Jonathan Justin posed with Janice Dickinson. Bags L- R: Aaron Clutch, Ricardo Duffel, Elinna Togo Satchel
Here at A Life In The Day of Andrea, I have made it a constant mission of mine to showcase and uplift people, entrepreneurs, and businesses that I care deeply about, or believe are doing innovative work. As a lover of all things beautiful and handmade, I am drawn to great design of all sorts and types. Having worked in the handbag industry for many years, I realized that what excited me the most about the process was not only the end product, but the story behind the designer and what bright idea led to the beautiful bag you carry each day.
For this feature, I interview an emerging handbag designer out of Los Angeles named Jonathan Justin Smith of Jonathan Justin Handbags. A fellow Belizean-American and lost cousin (truly, not for fake), I believed it was imperative for him to tell his story in his own words via my platform. Read on below!
What inspired you to design handbags, and when did you know that you wanted to pursue it full-time?
Well to start off, I was about 18 or 19 years old, I always looked up to two people, Princess Diana and Audrey Hepburn. There is a certain class about both ladies that’s timeless. I used to work in the handbag industry as a sales representative, my first job was at TUMI Designer Luggage. I was going to Santa Monica College studying Business Administration, and I knew that I wanted to start my own business, but I just didn’t know what I wanted to do. Working for TUMI Designer Luggage I never cared to have a bag. I’m a luxury guy, I like nice things, but I would never look to handbags for anything. While there I grew an interest for handbags, and what TUMI taught me is functionality, and that’s what I loved about them. Every piece of theirs is so dynamic in functionality; women have a place just for their watch in their handbags, and I really enjoyed that idea and the quality was out of this world.
After that I worked for Coach Leatherwear. Coach taught me about leather and the quality of it too; I think Coach is known for their leathers. So it was like, let me just take what I learned from these companies I worked for and make a sample. I had my first sample made, the JJ Blue, and it was pretty high-end; Saffiano blue leather outside with this red interior, it was really nice, and I didn’t think it would go anywhere. I thought I was in over my head a little bit because of the concept the there is a Hermes, and there is a Prada, you’re not the first to come out, and it is obviously daunting, but I guess God puts things in the right place at the right time. I had a friend that was a fashionista in the Pasadena area that is known for her style. I told her about the bag and she was like, ok let me see it. So I showed it to her and she was like, “Get the out of here, this (bag) is pretty dope!” She decided to take it and wear it for a week, and now I’m here. With Princess Diana and Audrey Hepburn in mind, it definitely inspired my go-getter attitude at the time and my fearlessness, and also in my design, that luminous aspect I was talking about recently.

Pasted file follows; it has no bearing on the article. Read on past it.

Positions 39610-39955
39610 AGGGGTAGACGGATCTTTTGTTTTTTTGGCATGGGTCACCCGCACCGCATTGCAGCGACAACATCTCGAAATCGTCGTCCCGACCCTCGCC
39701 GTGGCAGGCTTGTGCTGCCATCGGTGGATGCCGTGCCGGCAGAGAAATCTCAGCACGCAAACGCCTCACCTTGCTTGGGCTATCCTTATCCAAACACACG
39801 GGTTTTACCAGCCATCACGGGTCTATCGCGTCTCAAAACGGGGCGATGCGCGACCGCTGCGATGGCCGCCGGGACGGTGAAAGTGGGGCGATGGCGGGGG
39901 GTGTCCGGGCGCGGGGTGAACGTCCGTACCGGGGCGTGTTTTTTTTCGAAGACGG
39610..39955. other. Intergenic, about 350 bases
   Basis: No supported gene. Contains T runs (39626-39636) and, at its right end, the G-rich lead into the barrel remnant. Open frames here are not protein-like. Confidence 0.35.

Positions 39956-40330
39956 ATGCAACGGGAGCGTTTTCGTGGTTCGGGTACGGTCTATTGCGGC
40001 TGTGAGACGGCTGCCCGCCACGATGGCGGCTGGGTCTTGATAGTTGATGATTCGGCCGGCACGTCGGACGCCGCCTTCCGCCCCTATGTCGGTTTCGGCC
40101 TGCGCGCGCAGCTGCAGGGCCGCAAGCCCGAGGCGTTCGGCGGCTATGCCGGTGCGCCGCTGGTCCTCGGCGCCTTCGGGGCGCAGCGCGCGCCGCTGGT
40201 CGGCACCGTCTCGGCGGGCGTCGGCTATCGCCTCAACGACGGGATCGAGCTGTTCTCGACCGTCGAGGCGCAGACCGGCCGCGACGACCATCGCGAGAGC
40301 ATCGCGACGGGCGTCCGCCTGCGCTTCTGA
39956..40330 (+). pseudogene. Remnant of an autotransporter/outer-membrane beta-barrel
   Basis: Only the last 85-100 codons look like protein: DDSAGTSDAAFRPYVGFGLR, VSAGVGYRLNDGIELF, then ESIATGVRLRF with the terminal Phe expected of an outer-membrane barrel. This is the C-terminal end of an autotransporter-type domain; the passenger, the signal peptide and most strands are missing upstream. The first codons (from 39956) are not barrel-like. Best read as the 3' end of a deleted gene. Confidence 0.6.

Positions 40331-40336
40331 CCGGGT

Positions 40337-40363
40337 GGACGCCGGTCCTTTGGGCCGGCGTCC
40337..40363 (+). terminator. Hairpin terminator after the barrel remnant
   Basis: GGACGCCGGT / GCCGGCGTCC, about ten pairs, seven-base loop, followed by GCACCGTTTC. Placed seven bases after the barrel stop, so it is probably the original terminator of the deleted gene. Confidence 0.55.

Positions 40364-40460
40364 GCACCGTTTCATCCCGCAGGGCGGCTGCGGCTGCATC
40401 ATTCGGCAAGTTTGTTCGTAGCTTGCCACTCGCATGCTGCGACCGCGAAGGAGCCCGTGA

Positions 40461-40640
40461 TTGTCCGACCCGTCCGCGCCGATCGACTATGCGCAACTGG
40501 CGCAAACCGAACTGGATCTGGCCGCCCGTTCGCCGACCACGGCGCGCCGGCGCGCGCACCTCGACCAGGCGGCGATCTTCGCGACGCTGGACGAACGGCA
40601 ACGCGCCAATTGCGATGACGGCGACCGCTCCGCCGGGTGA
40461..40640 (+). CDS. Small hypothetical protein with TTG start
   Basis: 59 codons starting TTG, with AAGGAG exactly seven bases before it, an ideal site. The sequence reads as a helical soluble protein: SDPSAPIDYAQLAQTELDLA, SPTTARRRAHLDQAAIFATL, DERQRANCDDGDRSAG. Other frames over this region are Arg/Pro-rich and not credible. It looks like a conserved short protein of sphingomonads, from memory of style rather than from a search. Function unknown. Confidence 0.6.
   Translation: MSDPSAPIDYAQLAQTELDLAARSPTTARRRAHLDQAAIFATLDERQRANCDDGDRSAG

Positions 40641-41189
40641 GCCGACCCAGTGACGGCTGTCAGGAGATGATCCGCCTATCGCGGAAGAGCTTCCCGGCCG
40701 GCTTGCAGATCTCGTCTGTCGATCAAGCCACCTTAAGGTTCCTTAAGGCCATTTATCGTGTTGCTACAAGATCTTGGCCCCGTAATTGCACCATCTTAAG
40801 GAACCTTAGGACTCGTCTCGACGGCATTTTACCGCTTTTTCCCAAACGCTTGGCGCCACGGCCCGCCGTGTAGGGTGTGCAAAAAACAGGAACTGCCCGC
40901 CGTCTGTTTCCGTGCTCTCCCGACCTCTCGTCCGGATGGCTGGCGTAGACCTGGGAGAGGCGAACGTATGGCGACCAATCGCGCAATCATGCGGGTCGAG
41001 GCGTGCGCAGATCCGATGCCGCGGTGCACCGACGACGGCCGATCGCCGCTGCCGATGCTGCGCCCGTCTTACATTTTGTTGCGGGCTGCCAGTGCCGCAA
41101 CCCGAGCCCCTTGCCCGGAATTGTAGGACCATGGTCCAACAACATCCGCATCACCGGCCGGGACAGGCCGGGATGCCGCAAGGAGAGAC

Elinna Togo Satchel & Elinna Togo Wallet
What is the inspiration behind your bags, and why they have the names that they do?
I never just look at Louis Vuitton like “Oh that nice bag, let me copy that and make it Jonathan Justin”, that’s never the case. I always seem to have somebody in my life at that time that’s like, “Omg I love your handbags! What do you think of doing an orange (lining) in a handbag?” I am usually that person that says ‘let’s do it!’ if I am feeling it. So Aaron, for example, he is one of my good friends and was my artistic director for some of my shoots, he was like, “what do you think of some orange in a bag?” and I’m like, ok, cool, and made it. It’s a blue clutch with orange (lining) on the inside and it’s named the Aaron Clutch. It’s awesome when it has a name or meaning like that because I can go back and think, “yea that’s the guy that told me to put orange in there.” He helped make that and I feel good about it.
Jonathan Justin with Janice Dickinson and the Ricardo Duffel
Tell me about your shoots and how you cast for your campaigns, from your earliest shoot with singer Sabi, to your current print campaign with legendary supermodel, Janice Dickinson.